Tuesday, April 11, 2006

Purloined reviews in the show-me state

The University of Missouri at Kansas City school newspaper acknowledges that its film critic, Samir Patel, a 27-year-old graduate student, plagiarized at least 93 movie reviews. As a grad student (and one who taught writing to undergrads), he knew how to do research. He copied sentences and paragraphs from 19 critics during a 13-month period. This careful analysis by efilmcritic, home of most of the critics he stole from, meticulously documents the offenses, finding only five reviews that did not steal any material from someone else. Willie Waffle, author of 27 of the stolen reviews, responds here.

This is a sad situation all around, and I am sure that Patel will be expelled and fired. But I believe Patel and the newspaper owe the critics stolen from and its readers a better explanation and apology. Patel has not been in touch with the critics and his email speaks of a "misunderstanding." And the editor's column casts itself as an innocent victim, saying, "The University News considers the plagiarism Patel's responsibility. The newspaper was let down, along with its readers. Even so, the University News regrets the distress this has caused not only to those whose material was used without proper credit, but also to the newspaper's readers. Plagiarism leaves everyone feeling misled and deceived."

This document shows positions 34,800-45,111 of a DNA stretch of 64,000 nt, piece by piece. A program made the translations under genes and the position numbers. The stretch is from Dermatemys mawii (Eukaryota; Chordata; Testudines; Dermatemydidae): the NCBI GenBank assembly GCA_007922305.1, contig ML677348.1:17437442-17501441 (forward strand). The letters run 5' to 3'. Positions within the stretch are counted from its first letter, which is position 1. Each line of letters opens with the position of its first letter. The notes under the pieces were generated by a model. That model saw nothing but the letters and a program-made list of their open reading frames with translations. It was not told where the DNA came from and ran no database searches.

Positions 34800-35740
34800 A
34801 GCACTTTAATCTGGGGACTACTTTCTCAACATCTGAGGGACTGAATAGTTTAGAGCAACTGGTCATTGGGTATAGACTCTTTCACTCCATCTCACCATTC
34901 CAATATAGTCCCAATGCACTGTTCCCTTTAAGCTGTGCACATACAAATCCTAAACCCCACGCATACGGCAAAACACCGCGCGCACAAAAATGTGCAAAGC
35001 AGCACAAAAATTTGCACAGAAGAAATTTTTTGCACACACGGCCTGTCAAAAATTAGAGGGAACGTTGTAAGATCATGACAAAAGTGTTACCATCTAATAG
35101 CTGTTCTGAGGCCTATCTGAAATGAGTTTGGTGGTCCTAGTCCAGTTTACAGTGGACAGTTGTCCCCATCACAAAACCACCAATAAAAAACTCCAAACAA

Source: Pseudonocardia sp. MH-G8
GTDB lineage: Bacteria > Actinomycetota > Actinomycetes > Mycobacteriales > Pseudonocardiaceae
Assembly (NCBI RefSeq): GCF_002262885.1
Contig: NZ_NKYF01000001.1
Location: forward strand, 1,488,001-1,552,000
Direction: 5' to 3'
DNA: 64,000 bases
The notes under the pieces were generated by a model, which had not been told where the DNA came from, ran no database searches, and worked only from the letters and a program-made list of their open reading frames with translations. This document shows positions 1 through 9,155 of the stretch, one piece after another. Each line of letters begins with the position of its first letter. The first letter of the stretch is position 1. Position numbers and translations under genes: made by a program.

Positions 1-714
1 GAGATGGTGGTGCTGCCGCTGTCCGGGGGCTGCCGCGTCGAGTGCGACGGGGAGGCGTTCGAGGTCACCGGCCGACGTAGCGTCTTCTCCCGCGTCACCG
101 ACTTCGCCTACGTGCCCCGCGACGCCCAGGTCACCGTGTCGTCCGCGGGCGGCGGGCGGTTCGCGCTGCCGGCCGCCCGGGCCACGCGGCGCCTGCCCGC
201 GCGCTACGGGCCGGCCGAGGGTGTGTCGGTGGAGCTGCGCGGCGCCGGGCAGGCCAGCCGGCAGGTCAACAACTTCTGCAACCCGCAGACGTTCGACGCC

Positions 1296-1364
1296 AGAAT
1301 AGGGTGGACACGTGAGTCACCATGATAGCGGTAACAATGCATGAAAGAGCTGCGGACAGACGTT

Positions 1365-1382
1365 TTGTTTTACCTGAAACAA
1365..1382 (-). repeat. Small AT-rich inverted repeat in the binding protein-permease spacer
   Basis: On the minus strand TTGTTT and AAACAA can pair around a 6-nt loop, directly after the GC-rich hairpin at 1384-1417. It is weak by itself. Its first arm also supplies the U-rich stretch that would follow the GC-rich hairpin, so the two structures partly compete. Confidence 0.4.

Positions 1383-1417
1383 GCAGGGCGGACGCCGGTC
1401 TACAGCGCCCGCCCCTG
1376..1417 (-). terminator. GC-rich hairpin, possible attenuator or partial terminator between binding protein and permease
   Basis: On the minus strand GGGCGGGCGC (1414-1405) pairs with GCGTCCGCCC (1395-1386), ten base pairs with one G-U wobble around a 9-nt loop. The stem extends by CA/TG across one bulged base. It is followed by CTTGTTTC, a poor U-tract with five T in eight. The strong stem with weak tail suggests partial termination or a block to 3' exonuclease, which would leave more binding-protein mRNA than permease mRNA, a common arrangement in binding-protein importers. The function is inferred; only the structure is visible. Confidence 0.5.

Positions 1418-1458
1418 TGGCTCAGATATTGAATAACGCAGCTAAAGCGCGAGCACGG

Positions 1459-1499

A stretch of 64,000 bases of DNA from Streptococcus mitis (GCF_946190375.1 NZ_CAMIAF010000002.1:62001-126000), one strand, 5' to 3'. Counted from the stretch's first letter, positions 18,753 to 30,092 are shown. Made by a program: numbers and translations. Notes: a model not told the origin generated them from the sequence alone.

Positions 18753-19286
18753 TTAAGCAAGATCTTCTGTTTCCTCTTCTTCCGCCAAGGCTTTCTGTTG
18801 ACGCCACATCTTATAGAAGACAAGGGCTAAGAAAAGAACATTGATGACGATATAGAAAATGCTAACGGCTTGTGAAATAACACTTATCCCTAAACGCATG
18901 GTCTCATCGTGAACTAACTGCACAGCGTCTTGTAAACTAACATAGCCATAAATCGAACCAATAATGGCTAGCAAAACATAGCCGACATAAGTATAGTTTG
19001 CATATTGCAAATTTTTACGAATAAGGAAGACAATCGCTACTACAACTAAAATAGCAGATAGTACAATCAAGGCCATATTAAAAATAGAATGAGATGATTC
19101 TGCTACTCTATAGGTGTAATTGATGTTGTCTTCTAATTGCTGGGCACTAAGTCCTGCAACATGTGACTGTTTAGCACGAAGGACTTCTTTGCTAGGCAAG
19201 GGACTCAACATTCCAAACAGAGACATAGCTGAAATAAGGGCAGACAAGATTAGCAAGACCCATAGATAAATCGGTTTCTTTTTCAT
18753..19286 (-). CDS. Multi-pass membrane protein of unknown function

One of the differences between school and the rest of your life is that you can no longer insulate yourself from responsibility for the actions of others. The editors of the paper, like the editors of the New York Times, the Washington Post, USA Today, and The New Republic must accept responsibility for their role in failing to communicate the newspaper's policies and supervise adequately.

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